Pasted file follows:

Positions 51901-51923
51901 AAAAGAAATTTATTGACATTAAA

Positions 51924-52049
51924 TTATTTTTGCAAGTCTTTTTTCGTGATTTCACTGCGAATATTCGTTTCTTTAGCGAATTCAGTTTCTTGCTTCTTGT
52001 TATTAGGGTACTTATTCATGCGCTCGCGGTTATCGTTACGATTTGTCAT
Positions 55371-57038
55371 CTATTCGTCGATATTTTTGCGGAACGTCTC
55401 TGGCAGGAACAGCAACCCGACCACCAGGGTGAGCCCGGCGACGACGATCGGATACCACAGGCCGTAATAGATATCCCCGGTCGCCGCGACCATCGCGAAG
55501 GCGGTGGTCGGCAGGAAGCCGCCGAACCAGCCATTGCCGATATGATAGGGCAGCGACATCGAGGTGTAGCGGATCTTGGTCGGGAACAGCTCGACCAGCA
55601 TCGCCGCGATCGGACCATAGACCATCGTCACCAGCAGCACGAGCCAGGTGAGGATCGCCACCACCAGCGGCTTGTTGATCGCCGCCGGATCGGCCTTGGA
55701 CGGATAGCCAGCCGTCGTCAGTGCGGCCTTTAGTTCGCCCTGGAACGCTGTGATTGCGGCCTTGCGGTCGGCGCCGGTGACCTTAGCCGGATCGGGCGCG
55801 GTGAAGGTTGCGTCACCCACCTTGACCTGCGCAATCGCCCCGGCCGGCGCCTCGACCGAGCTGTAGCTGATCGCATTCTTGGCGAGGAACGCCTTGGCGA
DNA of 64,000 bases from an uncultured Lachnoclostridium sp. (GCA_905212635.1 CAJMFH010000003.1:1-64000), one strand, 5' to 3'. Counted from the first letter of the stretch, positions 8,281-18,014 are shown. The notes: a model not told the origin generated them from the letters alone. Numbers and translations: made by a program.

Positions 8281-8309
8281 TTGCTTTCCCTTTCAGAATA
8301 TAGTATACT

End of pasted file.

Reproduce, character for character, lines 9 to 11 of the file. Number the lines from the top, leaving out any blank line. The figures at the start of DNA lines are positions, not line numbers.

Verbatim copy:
55501 GCGGTGGTCGGCAGGAAGCCGCCGAACCAGCCATTGCCGATATGATAGGGCAGCGACATCGAGGTGTAGCGGATCTTGGTCGGGAACAGCTCGACCAGCA
55601 TCGCCGCGATCGGACCATAGACCATCGTCACCAGCAGCACGAGCCAGGTGAGGATCGCCACCACCAGCGGCTTGTTGATCGCCGCCGGATCGGCCTTGGA
55701 CGGATAGCCAGCCGTCGTCAGTGCGGCCTTTAGTTCGCCCTGGAACGCTGTGATTGCGGCCTTGCGGTCGGCGCCGGTGACCTTAGCCGGATCGGGCGCG